# Tag Info

87

Questions like this, or variants (from students, the notorious "when will I use this in real life") seem to be pretty common, and I'm always a little surprised, because the unstated premise - that high school is supposed to teach students things narrowly tailored to their future career - is so obviously false. It's obviously false because almost no academic ...

83

Emmy Noether comes first to mind, as one of the most influential mathematicians in abstract algebra, specifically in the development of Noetherian rings (along with many properties of ideals). One aspect of her work that high school students might like is from another area, analysis. Noether's theorem says that every symmetry of the laws of nature (or the ...

60

Julia Robinson! I recommend her for a high school audience for a few reasons: Mathematical reasons: She is best known for her work towards the solution of Hilbert's 10th Problem, regarding an algorithm for solving Diophantine Equations. High school students can absolutely recognize and solve particular Diophantine Equations. Furthermore, and more relevant ...

59

Anscombe's quartet is pretty good: All four of these sets have almost identical mean and variance for both x and y coordinates, correlation, and best-fit linear regression. But they're obviously very different!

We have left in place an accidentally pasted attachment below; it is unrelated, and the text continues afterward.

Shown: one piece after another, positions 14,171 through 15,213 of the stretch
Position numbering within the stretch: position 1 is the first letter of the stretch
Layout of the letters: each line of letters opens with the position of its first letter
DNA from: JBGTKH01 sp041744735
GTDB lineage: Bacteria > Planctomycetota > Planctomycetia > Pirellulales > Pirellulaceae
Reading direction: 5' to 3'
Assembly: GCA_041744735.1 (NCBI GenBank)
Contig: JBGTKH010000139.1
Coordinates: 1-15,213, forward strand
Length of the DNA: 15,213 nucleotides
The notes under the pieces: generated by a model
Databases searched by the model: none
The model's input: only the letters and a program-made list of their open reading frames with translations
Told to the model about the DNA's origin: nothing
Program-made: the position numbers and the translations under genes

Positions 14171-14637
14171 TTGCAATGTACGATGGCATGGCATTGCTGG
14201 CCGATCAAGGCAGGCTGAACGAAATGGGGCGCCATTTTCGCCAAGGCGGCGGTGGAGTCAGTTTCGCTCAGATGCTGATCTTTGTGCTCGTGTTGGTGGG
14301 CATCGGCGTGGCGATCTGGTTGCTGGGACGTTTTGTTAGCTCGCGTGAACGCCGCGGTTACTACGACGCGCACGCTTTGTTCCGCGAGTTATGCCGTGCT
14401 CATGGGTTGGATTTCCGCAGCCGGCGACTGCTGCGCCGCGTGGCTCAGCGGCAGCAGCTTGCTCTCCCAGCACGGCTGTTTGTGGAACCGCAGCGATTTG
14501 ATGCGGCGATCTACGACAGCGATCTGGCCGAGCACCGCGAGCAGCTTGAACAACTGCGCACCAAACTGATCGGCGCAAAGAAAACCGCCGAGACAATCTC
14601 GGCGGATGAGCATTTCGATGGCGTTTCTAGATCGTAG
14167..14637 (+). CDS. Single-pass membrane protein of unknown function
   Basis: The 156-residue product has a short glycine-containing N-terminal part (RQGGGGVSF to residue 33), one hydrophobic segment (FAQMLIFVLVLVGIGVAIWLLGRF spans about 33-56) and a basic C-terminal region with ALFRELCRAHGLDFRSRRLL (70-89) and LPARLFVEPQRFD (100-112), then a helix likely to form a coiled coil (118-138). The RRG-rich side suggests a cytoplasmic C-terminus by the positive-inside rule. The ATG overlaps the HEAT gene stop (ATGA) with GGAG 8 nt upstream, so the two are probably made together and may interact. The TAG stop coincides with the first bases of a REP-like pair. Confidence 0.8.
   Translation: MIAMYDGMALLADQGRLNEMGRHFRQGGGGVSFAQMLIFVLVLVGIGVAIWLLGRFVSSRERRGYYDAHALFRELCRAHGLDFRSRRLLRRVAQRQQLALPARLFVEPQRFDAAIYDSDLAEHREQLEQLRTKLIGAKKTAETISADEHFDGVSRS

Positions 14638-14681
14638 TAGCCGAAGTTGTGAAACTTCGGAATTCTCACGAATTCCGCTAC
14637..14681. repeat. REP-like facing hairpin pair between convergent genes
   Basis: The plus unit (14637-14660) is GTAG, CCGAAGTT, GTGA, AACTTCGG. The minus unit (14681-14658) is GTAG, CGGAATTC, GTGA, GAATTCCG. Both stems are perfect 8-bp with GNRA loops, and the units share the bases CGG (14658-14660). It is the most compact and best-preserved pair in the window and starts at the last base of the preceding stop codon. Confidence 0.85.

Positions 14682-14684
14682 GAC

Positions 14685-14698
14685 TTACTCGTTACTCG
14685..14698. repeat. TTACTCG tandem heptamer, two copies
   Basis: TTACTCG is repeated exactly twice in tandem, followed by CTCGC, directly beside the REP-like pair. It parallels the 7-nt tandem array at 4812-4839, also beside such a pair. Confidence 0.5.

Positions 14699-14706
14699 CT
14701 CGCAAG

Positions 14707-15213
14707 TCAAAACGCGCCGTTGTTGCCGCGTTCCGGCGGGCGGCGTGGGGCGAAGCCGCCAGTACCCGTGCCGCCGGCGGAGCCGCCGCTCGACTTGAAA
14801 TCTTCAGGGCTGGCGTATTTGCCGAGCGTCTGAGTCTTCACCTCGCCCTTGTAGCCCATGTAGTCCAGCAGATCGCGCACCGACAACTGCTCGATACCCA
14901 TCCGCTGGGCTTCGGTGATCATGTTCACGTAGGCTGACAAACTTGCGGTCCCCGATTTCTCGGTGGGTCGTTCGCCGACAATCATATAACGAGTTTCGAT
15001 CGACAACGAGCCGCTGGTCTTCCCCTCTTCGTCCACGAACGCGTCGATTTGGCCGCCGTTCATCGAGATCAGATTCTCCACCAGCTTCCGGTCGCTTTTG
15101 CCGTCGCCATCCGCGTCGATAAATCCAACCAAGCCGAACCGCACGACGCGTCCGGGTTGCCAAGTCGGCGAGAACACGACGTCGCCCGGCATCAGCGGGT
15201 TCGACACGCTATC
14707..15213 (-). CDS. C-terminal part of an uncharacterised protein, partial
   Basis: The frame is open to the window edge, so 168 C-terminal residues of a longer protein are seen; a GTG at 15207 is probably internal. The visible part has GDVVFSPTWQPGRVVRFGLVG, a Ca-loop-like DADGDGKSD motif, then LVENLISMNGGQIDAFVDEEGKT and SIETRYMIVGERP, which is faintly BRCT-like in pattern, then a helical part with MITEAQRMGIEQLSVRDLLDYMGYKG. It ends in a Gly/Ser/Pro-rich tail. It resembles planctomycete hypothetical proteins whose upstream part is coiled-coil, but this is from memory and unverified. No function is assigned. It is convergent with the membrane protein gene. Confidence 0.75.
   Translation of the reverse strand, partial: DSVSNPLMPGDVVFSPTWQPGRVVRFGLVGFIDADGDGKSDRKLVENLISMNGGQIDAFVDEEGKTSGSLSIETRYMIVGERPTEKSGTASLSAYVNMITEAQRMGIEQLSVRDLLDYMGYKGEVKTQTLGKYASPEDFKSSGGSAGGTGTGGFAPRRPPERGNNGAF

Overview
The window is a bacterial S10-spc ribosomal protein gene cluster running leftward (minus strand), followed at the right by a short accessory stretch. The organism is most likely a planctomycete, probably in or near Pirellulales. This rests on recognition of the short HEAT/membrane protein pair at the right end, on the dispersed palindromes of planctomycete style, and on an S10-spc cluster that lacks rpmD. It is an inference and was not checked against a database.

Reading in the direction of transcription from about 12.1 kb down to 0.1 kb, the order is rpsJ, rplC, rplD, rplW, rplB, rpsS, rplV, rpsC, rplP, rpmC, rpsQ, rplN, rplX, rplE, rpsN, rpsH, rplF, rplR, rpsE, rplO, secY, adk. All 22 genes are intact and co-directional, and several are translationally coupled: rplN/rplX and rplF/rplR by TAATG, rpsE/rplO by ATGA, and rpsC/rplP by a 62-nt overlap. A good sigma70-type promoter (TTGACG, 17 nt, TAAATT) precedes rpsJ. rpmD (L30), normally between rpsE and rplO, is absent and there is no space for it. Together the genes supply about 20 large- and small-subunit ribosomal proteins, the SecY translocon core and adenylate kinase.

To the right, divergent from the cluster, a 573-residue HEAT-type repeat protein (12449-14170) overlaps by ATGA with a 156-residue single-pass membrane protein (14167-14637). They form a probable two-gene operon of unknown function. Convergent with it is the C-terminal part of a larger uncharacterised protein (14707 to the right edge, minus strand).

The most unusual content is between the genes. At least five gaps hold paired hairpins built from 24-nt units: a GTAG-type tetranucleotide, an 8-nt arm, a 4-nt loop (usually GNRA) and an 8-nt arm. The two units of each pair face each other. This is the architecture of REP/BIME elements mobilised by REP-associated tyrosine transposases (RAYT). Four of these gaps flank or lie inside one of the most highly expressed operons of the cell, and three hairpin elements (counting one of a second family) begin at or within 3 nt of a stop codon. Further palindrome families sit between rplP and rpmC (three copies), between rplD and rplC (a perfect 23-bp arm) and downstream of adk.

58

Here are two well known examples: If someone tests positive for a rare disease (say its prevalence is 1 out of 100,000) with a test that has a 1% false positive rate, it is tempting to say that we are 99% sure they have that disease. This isn't true if you go through the numbers; they probably don't have that disease and are a false positive. (Bayes) If you ...

51

All four of your options lead with "They are told..." Consider asking the student questions instead. At the very least, this shows interest, and they may end up catching their own mistakes as they try to explain to you what they had glossed over in their own heads. When I have the opportunity, I like to challenge my students to explain EVERY step of their ...

51

Not very rigorously at all, but that doesn't (and shouldn't) mean just memorizing calculations. (I should add that I'm basing this on my experience teaching calculus to non-major college students, but I think the relevant issues are similar.) Mathematicians have a bad habit of conflating rigor with conceptual understanding. A lot of this seems to come out ...

49

A book I remember has the title "the egg-laying dog". The titular dog enters a room where we placed 10 sausages and 10 eggs. After a while the dog leaves the room, and we observe, that the percentage of eggs relative to the sausages increased, so we conclude that the dog must have produced eggs. It's easy to spot the mistake in the above example, ...

49

Perhaps not strictly a mathematician in the traditional sense, but I think Ada Lovelace might be a great woman to start with in today's digital world. She even has an important programming language named after her: Ada. Augusta Ada King, Countess of Lovelace (10 December 1815 – 27 November 1852), born Augusta Ada Byron and now commonly known as Ada ...